Remember how I asked whether you wanted to hear about my experience at a dermatologist? It seems that you were generally interested, and on top of that, I've been getting a lot of wonderful comments asking about my skincare and the foundation I'm using, so I've felt it's only appropriate to try and explain what's been going on with my skin recently. Fetch yourselves a cup of tea (non-caffeinated, of course!), it's going to be a long and rambly one.
I visited my dermatologist's office in mid-January, following more and more serious flare-ups of eczema on my hands (btw, I'm not going to mention the names of my doctor or the specific medications I was prescribed; but if you're local, shoot me an email and I'd be happy to recommend her practice). I was treated for the same problem before but my condition worsened a lot this year, so I was looking for some advice and also thought I could just ask about the acne on my face; at least I'd be able to hear another point of view. In this post, I'm going to discuss the treatment I was prescribed for acne, but if you still want to hear about how I'm dealing with eczema, I can write a separate post about that too :)
To give you more background information, my current doctor is the third dermatologist that has treated me for acne. When I was a teenager, my aunt who is a dermatologist prescribed me different things over the course of a couple years that generally did not work and that I wouldn't touch with a pole right now. Then as a student, I visited another doctor and that treatment didn't do a whole lot of good for me either: I was put on oral antibiotic (tetracycline) that didn't work and had a bunch of topical creams that left me red, peeling and with the same breakouts as before. At this point, I vowed never to go back to a dermatologist again and try to get a handle on my acne on my own; but to be honest, that wasn't working either. Ok, back to the story!
First of all, my dermatologist's office feels very inviting: all the front desk staff and nurses are friendly, knowledgeable and helpful, and the space has a nice vibe to it as well. The doctor herself is efficient, energetic and all her suggestions seem thought-out and reasonable. When I asked about the acne on my face, her first reaction was: 'Oh really, but your acne is so mild!'. She wasn't dismissing my problem, that was her honest evaluation; it made me really happy to hear that, because I had often felt in the past that I was exaggerating the problem in my head. Following that, she decided on putting me on a very low dose of a different oral antibiotic (minocycline) that she said could also help with my eczema. She also gave me two topical creams: a combination antibiotic (clindamycin) and tretinoin (form of vit. A, a retinoid) for the evening and an antibacterial cream containing dapsone for the morning. The nurse gave me little samples of all the medication to start me on the treatment right away, as well as an acne information sheet and a lot of coupons to take with me to the pharmacy.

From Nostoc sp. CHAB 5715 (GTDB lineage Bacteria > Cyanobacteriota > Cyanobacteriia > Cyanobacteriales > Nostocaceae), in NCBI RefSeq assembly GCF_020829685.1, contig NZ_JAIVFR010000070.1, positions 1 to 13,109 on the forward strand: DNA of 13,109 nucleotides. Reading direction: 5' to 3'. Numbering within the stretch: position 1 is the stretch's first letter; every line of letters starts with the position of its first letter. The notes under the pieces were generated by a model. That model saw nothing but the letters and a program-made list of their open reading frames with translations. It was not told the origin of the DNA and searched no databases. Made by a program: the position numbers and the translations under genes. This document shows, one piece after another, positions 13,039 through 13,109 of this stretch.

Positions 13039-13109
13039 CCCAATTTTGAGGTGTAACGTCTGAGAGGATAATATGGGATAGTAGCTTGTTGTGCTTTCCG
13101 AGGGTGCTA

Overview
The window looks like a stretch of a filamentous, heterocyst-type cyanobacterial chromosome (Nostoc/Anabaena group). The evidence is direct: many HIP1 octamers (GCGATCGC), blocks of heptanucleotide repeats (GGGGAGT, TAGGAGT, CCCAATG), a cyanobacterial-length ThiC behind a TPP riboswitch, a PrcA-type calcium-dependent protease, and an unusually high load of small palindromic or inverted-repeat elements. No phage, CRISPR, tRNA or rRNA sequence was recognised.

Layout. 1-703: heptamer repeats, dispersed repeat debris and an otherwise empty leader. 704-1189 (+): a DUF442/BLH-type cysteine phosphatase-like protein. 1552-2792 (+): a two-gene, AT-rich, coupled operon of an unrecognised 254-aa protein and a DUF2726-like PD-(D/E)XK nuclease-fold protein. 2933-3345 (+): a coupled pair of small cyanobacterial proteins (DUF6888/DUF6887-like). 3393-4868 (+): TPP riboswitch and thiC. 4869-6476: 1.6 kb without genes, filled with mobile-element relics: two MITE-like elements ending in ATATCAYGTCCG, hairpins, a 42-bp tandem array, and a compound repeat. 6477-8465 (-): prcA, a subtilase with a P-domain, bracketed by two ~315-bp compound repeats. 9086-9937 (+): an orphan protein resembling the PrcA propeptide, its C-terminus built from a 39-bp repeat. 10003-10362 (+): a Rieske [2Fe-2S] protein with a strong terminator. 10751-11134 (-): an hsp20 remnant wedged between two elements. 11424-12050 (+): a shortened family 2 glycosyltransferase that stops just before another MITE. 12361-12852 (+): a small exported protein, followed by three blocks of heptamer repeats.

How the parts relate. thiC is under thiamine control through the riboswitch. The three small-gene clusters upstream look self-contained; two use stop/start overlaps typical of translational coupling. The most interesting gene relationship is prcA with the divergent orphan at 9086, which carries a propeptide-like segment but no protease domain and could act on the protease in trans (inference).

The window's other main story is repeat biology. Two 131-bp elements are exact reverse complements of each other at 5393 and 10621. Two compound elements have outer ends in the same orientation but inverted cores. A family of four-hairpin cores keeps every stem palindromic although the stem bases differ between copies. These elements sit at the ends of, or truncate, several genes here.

In all honesty, boy I'm glad she gave me those coupons - I had no idea prescription medication could be so expensive! I have a pretty good insurance, but let's just say that if I didn't have neither the insurance nor the coupons, one of the topical creams would have cost me $500. What?! Even the pharmacist commented they gave me really expensive stuff.
I started using my medications right away and... I noticed IMMEDIATE results. I was trying not to expect much, but the effect was just miraculous! I stopped breaking out instantly and the breakouts I had started to heal very fast. The first two weeks, I used the gel with tretinoin every three nights, then every two nights, and then every night - I had very bad experiences with tretinoin before so I wanted to make sure I gave my skin some time to get used to it. This time, I only experienced very minimal peeling around my nose and on my chin, and that was it.